3IA PhD/Postdoc Seminar #2

Published on March 26, 2021 Updated on October 24, 2022

on the April 2, 2021

from 10:30am to 12:00pm




10:30 - 10:45
Aurélie Delort

Presentation of the Education and Training program

10:45 - 11:05
Boris Shminke

Using Denoising Autoencoder for Cayley table completion task
Abstract: The talk will go through neural networks applied to the following task: given a Cayley table of a semigroup from which several cells are missing, how one reconstructs the full table? We will discuss where to get training data, what loss function and network architecture to choose, and how the process in abstract algebra is dissimilar to what usually happens in the fields heavily dominated by deep learning.


11:05 - 11:25
Dingge Liang

A Deep Latent Recommender System based on User Ratings and Reviews
Abstract: We introduce a deep latent recommender system named deepLTRS in order to provide users with high quality recommendations based on observed user ratings and texts of product reviews. Our approach adopts a variational auto-encoder (VAE) architecture as a generative deep latent variable model for both the ordinal matrix, encoding users scores about products, and the document-term matrix, encoding the reviews. Numerical experiments on simulated and real-world data sets demonstrate that deepLTRS outperforms the state-of-the-art, in particular in context of extreme data sparsity.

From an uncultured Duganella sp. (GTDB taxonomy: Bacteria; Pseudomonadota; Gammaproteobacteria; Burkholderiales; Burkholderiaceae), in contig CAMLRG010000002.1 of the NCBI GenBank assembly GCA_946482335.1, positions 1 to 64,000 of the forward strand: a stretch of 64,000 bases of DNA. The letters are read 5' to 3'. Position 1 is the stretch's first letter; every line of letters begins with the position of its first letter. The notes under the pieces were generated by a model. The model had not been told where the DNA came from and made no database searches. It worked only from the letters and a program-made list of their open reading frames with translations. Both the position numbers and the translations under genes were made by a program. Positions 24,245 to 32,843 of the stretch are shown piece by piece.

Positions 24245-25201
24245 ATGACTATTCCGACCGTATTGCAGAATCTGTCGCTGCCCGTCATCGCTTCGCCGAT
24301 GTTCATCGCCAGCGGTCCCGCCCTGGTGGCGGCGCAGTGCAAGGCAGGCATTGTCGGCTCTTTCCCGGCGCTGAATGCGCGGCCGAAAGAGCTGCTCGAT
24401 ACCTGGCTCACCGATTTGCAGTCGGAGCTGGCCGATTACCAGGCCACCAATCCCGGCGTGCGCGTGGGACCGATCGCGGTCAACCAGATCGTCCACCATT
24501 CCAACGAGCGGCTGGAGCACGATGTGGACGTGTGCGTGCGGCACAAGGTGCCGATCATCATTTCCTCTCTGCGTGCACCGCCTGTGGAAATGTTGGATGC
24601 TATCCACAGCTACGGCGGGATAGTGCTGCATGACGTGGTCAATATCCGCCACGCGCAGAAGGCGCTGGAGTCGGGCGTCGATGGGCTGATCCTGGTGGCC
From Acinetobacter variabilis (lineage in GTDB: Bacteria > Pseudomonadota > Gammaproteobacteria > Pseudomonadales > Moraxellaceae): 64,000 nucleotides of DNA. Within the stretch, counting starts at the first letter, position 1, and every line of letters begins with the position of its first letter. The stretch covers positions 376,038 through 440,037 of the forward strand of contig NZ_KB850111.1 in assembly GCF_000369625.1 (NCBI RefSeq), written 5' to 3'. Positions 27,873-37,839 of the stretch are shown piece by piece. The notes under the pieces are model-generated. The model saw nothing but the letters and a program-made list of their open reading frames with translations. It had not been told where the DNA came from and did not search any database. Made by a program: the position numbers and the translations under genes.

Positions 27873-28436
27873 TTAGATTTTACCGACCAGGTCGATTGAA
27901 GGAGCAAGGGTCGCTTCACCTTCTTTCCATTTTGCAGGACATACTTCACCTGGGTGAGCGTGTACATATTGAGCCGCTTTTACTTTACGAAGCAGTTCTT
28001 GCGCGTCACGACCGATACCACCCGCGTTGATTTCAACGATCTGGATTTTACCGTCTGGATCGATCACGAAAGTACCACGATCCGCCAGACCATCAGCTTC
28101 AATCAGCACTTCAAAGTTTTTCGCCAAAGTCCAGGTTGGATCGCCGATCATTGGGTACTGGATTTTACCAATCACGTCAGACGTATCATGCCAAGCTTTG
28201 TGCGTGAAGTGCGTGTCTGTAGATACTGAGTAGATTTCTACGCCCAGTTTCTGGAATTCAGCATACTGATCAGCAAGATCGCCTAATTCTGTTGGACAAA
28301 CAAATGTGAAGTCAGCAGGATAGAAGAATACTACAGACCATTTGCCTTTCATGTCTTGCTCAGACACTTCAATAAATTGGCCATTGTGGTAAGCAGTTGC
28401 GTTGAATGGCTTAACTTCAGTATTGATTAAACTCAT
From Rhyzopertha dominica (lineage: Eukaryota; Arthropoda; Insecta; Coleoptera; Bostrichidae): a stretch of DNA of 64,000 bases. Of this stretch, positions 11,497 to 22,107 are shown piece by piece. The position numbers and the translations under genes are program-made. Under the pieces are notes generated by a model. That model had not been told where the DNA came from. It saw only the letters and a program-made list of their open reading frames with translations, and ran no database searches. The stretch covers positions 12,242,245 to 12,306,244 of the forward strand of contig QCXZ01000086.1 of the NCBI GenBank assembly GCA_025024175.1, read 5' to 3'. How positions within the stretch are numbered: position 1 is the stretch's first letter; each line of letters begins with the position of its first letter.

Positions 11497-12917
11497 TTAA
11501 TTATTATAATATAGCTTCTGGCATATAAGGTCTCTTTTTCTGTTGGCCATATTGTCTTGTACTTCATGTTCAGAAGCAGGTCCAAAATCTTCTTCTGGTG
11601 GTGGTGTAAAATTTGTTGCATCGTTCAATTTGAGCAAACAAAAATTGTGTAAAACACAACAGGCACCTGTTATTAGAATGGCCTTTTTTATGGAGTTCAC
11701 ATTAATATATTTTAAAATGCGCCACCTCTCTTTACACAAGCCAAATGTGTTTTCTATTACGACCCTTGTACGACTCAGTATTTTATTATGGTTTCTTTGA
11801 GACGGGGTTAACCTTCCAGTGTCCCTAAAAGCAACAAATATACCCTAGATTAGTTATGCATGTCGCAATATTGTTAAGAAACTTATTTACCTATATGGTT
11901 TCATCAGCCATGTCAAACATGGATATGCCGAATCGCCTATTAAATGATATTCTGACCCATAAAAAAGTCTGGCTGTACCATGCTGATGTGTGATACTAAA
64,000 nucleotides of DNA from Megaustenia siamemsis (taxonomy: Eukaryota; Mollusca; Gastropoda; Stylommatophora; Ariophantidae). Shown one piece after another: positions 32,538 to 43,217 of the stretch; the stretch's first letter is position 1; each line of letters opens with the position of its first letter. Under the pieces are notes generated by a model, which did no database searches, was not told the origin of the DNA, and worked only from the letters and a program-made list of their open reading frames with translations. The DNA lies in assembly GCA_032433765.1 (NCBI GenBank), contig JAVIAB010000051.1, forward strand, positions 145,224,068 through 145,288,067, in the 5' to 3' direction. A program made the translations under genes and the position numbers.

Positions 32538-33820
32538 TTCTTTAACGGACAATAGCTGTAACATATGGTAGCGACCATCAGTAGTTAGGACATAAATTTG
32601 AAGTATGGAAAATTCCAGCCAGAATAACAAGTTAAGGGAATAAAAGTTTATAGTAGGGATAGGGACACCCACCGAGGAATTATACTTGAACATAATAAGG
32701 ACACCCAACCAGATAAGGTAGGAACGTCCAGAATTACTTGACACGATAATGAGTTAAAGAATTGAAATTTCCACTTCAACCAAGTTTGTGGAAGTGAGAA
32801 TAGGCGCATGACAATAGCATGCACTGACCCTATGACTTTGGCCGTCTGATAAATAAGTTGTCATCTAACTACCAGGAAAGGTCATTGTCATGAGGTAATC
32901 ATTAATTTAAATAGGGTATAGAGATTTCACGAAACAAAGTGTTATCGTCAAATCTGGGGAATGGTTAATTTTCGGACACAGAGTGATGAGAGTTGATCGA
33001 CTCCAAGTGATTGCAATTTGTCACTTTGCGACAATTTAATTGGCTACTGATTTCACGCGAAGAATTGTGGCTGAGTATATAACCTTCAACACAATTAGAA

11:25 - 11:45
Martijn van den Ende

Fibre-optics, earthquakes, and a zebra: intelligent signal denoising with Deep Learning
Abstract: Distributed Acoustic Sensing (DAS) is an emerging technology that uses fibre-optic cables (the ones that deliver our everyday internet) to measure vibrations in the subsurface. These vibrations can originate from natural phenomena like earthquakes and ocean waves, or from human sources such as boats, cars, trains, and even pedestrians. With DAS, these vibration measurements can be made every 10 metres along the cable, up to distances of 50 kilometres (which would yield 5,000 measurement locations sampled every 1 millisecond!). This unprecedented sampling density offers unique opportunities to study traffic patterns, marine mammals, landslides, earthquakes and much more.
As with any measurement, DAS recordings also contain nuisance signals (noise) that obscure our signals of interest. In this talk we will detail a Deep Learning technique that leverages the spatial sampling density of DAS to separate interesting and coherent signals from incoherent noise. This method is entirely self-supervised, so no labels or “ground truth” is required, and it does not assume any statistical properties of the noise, other than that it is incoherent. We apply our model to earthquakes recorded by a submarine fibre-optic cable, but the applications of the method are completely general (and so extend to the example applications given above).

11:45 - 12:00

Additional questions and discussions